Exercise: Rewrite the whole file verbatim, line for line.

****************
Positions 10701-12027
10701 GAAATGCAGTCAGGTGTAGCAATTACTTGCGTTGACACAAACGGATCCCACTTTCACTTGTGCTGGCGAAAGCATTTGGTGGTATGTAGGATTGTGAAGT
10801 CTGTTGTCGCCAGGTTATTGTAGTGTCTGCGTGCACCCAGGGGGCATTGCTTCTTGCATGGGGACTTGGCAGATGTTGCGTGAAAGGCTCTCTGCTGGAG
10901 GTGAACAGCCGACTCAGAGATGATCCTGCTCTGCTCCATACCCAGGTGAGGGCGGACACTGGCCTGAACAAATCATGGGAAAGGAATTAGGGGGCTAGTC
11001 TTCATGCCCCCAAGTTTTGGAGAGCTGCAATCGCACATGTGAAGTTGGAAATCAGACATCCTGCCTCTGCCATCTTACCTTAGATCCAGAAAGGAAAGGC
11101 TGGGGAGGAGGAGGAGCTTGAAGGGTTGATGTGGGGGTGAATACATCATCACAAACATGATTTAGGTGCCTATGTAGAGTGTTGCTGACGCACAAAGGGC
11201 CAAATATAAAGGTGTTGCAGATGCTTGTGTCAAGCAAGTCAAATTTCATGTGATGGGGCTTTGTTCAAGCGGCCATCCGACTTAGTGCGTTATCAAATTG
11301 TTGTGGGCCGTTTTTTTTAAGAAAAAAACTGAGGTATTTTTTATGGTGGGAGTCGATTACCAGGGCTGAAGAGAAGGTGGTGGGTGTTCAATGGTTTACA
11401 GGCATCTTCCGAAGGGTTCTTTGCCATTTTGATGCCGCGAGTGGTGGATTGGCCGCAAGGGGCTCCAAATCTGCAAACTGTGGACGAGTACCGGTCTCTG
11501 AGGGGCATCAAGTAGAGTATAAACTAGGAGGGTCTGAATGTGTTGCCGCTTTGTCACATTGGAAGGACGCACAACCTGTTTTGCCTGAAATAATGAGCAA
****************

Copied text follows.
Positions 10701-12027
10701 GAAATGCAGTCAGGTGTAGCAATTACTTGCGTTGACACAAACGGATCCCACTTTCACTTGTGCTGGCGAAAGCATTTGGTGGTATGTAGGATTGTGAAGT
10801 CTGTTGTCGCCAGGTTATTGTAGTGTCTGCGTGCACCCAGGGGGCATTGCTTCTTGCATGGGGACTTGGCAGATGTTGCGTGAAAGGCTCTCTGCTGGAG
10901 GTGAACAGCCGACTCAGAGATGATCCTGCTCTGCTCCATACCCAGGTGAGGGCGGACACTGGCCTGAACAAATCATGGGAAAGGAATTAGGGGGCTAGTC
11001 TTCATGCCCCCAAGTTTTGGAGAGCTGCAATCGCACATGTGAAGTTGGAAATCAGACATCCTGCCTCTGCCATCTTACCTTAGATCCAGAAAGGAAAGGC
11101 TGGGGAGGAGGAGGAGCTTGAAGGGTTGATGTGGGGGTGAATACATCATCACAAACATGATTTAGGTGCCTATGTAGAGTGTTGCTGACGCACAAAGGGC
11201 CAAATATAAAGGTGTTGCAGATGCTTGTGTCAAGCAAGTCAAATTTCATGTGATGGGGCTTTGTTCAAGCGGCCATCCGACTTAGTGCGTTATCAAATTG
11301 TTGTGGGCCGTTTTTTTTAAGAAAAAAACTGAGGTATTTTTTATGGTGGGAGTCGATTACCAGGGCTGAAGAGAAGGTGGTGGGTGTTCAATGGTTTACA
11401 GGCATCTTCCGAAGGGTTCTTTGCCATTTTGATGCCGCGAGTGGTGGATTGGCCGCAAGGGGCTCCAAATCTGCAAACTGTGGACGAGTACCGGTCTCTG
11501 AGGGGCATCAAGTAGAGTATAAACTAGGAGGGTCTGAATGTGTTGCCGCTTTGTCACATTGGAAGGACGCACAACCTGTTTTGCCTGAAATAATGAGCAA